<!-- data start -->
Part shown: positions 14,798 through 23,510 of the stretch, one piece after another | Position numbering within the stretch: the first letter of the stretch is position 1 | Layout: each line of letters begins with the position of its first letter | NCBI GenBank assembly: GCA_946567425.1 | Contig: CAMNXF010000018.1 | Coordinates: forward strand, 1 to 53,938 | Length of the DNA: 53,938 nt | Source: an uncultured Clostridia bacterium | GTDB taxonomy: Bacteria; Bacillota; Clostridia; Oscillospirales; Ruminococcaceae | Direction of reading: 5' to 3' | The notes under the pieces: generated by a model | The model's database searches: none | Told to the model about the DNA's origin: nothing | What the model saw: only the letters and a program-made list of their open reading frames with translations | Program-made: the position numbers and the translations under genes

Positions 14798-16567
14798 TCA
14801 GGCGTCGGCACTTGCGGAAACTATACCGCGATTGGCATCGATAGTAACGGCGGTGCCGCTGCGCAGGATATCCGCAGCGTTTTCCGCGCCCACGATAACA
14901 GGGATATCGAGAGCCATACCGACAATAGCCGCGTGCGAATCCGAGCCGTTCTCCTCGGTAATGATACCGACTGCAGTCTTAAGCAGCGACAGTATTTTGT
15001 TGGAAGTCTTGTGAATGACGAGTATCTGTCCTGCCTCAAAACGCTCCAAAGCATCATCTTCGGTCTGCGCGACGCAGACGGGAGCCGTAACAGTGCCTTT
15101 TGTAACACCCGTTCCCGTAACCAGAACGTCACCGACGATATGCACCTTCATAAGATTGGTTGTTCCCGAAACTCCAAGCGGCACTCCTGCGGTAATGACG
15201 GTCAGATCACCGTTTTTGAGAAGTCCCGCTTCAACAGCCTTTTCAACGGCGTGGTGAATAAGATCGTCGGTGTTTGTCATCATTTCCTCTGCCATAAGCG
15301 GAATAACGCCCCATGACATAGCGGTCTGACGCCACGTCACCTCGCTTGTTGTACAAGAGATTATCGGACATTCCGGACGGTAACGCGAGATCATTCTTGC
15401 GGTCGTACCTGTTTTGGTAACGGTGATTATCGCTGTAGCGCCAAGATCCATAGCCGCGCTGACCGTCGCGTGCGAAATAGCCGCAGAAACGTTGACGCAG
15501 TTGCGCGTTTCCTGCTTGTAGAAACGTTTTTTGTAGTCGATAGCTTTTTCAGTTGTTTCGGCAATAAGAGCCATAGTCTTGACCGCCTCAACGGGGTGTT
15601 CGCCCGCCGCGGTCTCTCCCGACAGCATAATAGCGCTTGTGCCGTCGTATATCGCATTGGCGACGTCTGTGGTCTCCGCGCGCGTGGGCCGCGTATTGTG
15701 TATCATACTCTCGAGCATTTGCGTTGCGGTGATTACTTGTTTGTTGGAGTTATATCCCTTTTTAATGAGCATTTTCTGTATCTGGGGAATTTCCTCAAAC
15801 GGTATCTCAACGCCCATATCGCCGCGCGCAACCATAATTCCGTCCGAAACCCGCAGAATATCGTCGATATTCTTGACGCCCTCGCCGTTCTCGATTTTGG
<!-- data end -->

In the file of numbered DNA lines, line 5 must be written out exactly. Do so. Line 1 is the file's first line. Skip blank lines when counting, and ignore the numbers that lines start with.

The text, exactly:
14901 GGGATATCGAGAGCCATACCGACAATAGCCGCGTGCGAATCCGAGCCGTTCTCCTCGGTAATGATACCGACTGCAGTCTTAAGCAGCGACAGTATTTTGT